Ending over a year of speculation and rumour, Google has unveiled its much-awaited online payments system, likely surprising many because its reach will extend farther than previously thought.
The system will be called Google Checkout, not Gbuy as some reports have suggested, and it will launch in final form rather than as a typical Google "beta" offering. It will not be circumscribed to Google advertisers, although participants in Google's AdWords program will have some advantages.
An entire payment ecosystem
"This is a very big deal. This is an entire transaction ecosystem," said Gartner analyst Allen Weiner. "This is one of Google's most important deals in a long time."
In a nutshell, Google Checkout has been designed to simplify and streamline business-to-consumer ecommerce transactions by letting buyers store their purchasing information with Google. That way, users can store contact details, payment preferences and shipping information once, instead of having to enter that information separately with multiple merchants.
Google Checkout supports a variety of payment methods, including most major credit cards. It also provides shoppers with a purchasing history and reimburses them for unauthorised purchases.
Beyond the convenience for shoppers, Google Checkout will take advantage of, and potentially boost, Google's search and advertising services.
Merchants who participate in the program and also advertise on AdWords will have their ads run with a Google Checkout icon. These merchants will be able to process for free a sales amount equal to ten times the amount they spend on AdWords advertising. Thus, Google Checkout can potentially help Google grow its advertiser base. It also enhances the search services by adding a transaction-processing feature to searches centered on product purchases.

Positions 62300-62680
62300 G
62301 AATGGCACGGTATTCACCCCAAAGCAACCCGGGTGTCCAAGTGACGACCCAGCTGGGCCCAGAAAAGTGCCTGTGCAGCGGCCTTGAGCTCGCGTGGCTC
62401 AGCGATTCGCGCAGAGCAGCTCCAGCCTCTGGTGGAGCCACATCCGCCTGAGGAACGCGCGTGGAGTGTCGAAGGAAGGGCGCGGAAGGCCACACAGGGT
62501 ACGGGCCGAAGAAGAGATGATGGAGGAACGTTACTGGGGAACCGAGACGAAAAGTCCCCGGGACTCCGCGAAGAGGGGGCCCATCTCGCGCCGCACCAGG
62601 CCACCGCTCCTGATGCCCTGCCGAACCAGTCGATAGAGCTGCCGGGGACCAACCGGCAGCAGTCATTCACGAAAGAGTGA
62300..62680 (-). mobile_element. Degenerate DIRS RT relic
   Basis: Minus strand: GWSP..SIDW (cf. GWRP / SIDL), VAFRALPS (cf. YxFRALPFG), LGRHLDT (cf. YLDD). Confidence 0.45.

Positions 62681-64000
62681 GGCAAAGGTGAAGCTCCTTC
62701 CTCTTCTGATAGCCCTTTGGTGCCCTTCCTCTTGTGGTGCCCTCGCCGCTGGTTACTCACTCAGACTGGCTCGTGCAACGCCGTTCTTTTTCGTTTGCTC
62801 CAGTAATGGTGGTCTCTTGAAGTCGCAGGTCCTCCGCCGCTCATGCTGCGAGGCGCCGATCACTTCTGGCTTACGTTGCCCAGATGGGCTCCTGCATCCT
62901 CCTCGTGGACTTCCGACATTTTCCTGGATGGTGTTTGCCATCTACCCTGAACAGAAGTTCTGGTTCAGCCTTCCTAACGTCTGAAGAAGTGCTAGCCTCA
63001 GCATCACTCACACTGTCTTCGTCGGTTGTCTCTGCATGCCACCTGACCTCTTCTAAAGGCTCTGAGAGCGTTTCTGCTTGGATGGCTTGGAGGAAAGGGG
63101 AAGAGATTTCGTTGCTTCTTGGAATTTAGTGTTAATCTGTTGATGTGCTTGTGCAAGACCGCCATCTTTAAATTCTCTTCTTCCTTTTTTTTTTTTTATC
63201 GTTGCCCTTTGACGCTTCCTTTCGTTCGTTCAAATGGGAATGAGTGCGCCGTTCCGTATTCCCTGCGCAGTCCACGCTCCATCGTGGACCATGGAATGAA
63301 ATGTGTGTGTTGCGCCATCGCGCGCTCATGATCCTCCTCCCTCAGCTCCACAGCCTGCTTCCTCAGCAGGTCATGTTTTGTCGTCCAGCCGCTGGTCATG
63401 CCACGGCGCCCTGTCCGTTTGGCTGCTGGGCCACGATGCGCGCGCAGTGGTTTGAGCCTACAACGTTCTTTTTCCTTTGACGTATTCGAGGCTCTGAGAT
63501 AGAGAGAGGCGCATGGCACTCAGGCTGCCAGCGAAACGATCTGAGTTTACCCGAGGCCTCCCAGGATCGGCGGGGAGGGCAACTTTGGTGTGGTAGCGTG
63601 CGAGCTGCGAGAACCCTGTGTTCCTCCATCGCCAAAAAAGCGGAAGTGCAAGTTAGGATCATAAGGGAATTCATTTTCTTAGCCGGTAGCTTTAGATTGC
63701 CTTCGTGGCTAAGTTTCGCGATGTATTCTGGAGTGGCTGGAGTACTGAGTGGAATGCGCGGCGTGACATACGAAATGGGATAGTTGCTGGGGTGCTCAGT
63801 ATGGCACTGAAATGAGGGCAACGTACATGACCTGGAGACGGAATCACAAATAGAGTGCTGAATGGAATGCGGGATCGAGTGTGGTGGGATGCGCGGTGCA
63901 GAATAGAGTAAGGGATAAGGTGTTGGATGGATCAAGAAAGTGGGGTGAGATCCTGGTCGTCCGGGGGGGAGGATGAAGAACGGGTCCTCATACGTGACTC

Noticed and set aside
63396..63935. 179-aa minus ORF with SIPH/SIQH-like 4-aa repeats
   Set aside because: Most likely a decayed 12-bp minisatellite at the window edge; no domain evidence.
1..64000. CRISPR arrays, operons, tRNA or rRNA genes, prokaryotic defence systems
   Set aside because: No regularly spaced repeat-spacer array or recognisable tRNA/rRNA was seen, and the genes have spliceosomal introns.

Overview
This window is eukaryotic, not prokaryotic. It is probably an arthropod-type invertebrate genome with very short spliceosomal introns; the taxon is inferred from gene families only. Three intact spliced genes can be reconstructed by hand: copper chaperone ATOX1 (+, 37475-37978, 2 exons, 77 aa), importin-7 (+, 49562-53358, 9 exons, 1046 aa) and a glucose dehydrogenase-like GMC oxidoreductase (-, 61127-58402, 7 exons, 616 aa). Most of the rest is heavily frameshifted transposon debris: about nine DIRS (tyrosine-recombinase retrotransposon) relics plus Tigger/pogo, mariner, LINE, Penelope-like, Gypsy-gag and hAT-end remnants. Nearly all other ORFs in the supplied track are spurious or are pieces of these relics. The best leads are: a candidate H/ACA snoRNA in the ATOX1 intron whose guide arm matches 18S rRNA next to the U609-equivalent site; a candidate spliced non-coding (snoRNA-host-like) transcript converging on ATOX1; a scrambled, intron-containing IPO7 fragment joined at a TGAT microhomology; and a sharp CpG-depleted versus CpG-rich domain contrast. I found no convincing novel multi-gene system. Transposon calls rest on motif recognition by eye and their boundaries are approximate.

Not just AdWords
The program will not be limited to AdWords advertisers. Those non-AdWords merchants will be charged a flat fee for all transactions.
Google will offer several ways for merchants to integrate their websites with Google Checkout. At the simplest level, a company can include Checkout "buy" buttons by pasting HTML code into their pages. For more sophisticated integrations, Google will offer a Google Checkout application programming interface (API).
It had previously been suggested that Google Checkout would directly rival eBay's PayPal, but the Google service has a broader scope, Weiner said. "PayPal lacks Google's search mechanism and the advertising platform. This goes to the things PayPal doesn't offer," Weiner said.
In fact, PayPal could, in theory, be a payment option within the Google Checkout platform, said Salar Kamangar, a Google vice president of product management.
"This is about a checkout process. We're not trying to create a new payment method or change way payments work on the web," he said.
In fact, Google has provided eBay with information about Google Checkout, although there is nothing to announce at this time about any integration efforts with PayPal, Kamangar said.
Reaching for revenue
For Google, this new system opens a potentially solid and recurring revenue stream that isn't dependent on advertising but rather on ecommerce transactions, Weiner said. This should be music to the ears of investors and financial analysts, many of whom worry about Google's overwhelming reliance on paid-search advertising, Weiner said.
For the service to succeed, Google will have to build trust among consumers as a provider of financial transactions, Weiner said.
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